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c ia + vS R2 h R4 R1 va ib R3 vb
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Figure 237 A force-measuring instrument
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applied at a distance L for a cantilever beam is: 6LF wh2 Y where h and w are as de ned in Figure 237 and Y is the beam s modulus of elasticity In the circuit of Figure 237, the currents ia and ib are given by vS vS ia = and ib = R1 + R 2 R3 + R 4 = The bridge output voltage is de ned by vo = vb va and may be found from the following expression: vo = ib R4 ia R2 = = vS = vS v S R4 v S R2 R3 + R 4 R1 + R 2 R vS R0 + R0 R R + R0 R
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R = vS G R0
where the expression for R/R0 was obtained in Focus on Measurements: Resistance Strain Gauges section Thus, it is possible to obtain a relationship between the output voltage of the bridge circuit and the force, F , as follows: 6LF 6vS GL = F = kF 2Y wh wh2 Y where k is the calibration constant for this force transducer vo = vS G = vS G
Comments Strain gauge bridges are commonly used in
mechanical, chemical, aerospace, biomedical, and civil engineering applications (and wherever measurements of force, pressure, torque, stress, or strain are sought)
Check Your Understanding
+ Vbattery + _ Unknown element i R
24 Repeat Example 28 by reversing the reference direction of the current, to show that the same result is obtained 25 The circuit in the accompanying illustration contains a battery, a resistor, and an unknown circuit element
1 2 If the voltage Vbattery is 145 V and i = 5 mA, nd power supplied to or by the battery Repeat part 1 if i = 2 mA
26 The battery in the accompanying circuit supplies power to the resistors R1 , R2 , and R3 Use KCL to determine the current iB , and nd the power supplied by the battery if Vbattery = 3 V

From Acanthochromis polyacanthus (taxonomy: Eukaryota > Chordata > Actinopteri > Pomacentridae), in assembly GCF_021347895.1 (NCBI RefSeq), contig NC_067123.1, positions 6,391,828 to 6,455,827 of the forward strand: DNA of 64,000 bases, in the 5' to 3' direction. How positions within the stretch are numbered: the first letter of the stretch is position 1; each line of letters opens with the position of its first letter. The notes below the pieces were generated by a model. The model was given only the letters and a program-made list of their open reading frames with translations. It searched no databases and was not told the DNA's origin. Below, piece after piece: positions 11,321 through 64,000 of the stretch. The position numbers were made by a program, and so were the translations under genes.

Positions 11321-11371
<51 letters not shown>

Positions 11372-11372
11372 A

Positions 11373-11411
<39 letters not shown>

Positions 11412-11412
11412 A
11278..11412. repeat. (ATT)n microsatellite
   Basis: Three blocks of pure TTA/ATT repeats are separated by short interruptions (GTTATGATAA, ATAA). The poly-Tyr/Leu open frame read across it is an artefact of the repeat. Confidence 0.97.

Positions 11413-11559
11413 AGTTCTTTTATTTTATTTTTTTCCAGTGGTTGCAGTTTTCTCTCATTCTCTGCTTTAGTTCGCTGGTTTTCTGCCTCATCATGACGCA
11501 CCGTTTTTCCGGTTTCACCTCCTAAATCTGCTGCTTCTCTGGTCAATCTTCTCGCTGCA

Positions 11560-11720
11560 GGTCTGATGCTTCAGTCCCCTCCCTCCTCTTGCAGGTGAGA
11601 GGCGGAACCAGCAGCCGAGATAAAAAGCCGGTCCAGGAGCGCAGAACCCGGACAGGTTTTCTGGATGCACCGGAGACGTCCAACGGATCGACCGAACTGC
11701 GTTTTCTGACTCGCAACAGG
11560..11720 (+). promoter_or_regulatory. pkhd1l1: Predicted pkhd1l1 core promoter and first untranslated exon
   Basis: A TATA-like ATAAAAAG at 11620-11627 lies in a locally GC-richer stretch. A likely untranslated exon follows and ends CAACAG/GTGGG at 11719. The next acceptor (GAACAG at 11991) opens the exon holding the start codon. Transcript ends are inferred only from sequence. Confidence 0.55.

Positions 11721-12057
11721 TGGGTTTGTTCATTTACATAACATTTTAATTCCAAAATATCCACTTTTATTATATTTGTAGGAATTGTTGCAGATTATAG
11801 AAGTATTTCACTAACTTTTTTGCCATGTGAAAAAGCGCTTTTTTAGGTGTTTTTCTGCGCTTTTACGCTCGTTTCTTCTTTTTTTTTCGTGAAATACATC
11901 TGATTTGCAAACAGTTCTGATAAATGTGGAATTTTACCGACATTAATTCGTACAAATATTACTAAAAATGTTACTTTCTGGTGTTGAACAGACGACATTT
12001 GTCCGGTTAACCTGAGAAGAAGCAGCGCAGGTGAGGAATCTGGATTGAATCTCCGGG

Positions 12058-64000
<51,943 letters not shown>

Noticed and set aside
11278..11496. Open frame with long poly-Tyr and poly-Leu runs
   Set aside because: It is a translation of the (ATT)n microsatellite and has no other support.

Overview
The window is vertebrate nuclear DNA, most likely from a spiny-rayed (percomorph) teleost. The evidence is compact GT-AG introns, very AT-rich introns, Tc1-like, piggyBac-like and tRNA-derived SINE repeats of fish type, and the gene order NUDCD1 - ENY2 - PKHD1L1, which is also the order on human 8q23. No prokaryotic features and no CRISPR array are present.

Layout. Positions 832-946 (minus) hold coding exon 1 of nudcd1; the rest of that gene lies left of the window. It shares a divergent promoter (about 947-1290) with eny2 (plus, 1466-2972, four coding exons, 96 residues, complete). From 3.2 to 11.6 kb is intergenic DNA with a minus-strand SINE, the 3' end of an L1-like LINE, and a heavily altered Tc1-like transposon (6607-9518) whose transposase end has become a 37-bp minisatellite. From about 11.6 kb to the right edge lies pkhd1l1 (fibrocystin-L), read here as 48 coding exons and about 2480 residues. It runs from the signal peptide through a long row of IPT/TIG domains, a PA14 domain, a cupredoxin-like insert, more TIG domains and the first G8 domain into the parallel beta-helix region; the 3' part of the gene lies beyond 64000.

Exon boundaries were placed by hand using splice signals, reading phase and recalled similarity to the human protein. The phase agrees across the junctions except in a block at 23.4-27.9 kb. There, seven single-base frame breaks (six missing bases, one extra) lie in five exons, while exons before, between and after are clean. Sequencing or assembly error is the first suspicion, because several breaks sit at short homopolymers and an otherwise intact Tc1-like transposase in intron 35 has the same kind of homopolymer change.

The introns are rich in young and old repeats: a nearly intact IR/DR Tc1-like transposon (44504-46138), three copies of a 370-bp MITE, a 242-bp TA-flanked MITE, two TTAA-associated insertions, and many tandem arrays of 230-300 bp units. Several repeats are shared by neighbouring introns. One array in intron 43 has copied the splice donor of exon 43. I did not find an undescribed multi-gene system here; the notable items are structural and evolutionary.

Part I
iB + Vbattery + _
Circuits
R1 i1 = 02 mA
R2 i2 = 04 mA
R3 i3 = 12 mA
27 Use the results of part 1 of Example 211 to nd the condition for which the voltage vab = va vb is equal to zero (this is called the balanced condition for the bridge) Does this result necessarily require that all four resistors be identical Why 28 Verify that KCL is satis ed by the current divider rule and that the source current iS divides in inverse proportion to the parallel resistors R1 , R2 , and R3 in the circuit of Figure 233 (This should not be a surprise, since we would expect to see more current ow through the smaller resistance) 29 Compute the full-scale (ie, largest) output voltage for the force-measuring apparatus of Focus on Measurements: The Wheatstone Bridge and Force Measurements Assume that the strain gauge bridge is to measure forces ranging from 0 to 500 N, L = 03 m, w = 005 m, h = 001 m, G = 2, and the modulus of elasticity for the beam is 69 109 N/m2 (aluminum) The source voltage is 12 V What is the calibration constant of this force transducer 210 Repeat the derivation of the current divider law by using conductance elements that is, by replacing each resistance with its equivalent conductance, G = 1/R
PRACTICAL VOLTAGE AND CURRENT SOURCES
The idealized models of voltage and current sources we discussed in Section 23 fail to consider the internal resistance of practical voltage and current sources The objective of this section is to extend the ideal models to models that are capable of describing the physical limitations of the voltage and current sources used in practice Consider, for example, the model of an ideal voltage source shown in Figure 29 As the load resistance (R) decreases, the source is required to provide increasing amounts of current to maintain the voltage vS (t) across its terminals: i(t) = vS (t) R (224)
This circuit suggests that the ideal voltage source is required to provide an in nite amount of current to the load, in the limit as the load resistance approaches zero Naturally, you can see that this is impossible; for example, think about the ratings of a conventional car battery: 12 V, 450 A-h (ampere-hours) This implies that there is a limit (albeit a large one) to the amount of current a practical source can deliver to a load Fortunately, it will not be necessary to delve too deeply into the physical nature of each type of source in order to describe the behavior of a practical voltage source: The limitations of practical sources can be approximated quite simply by exploiting the notion of the internal resistance of a source Although the models
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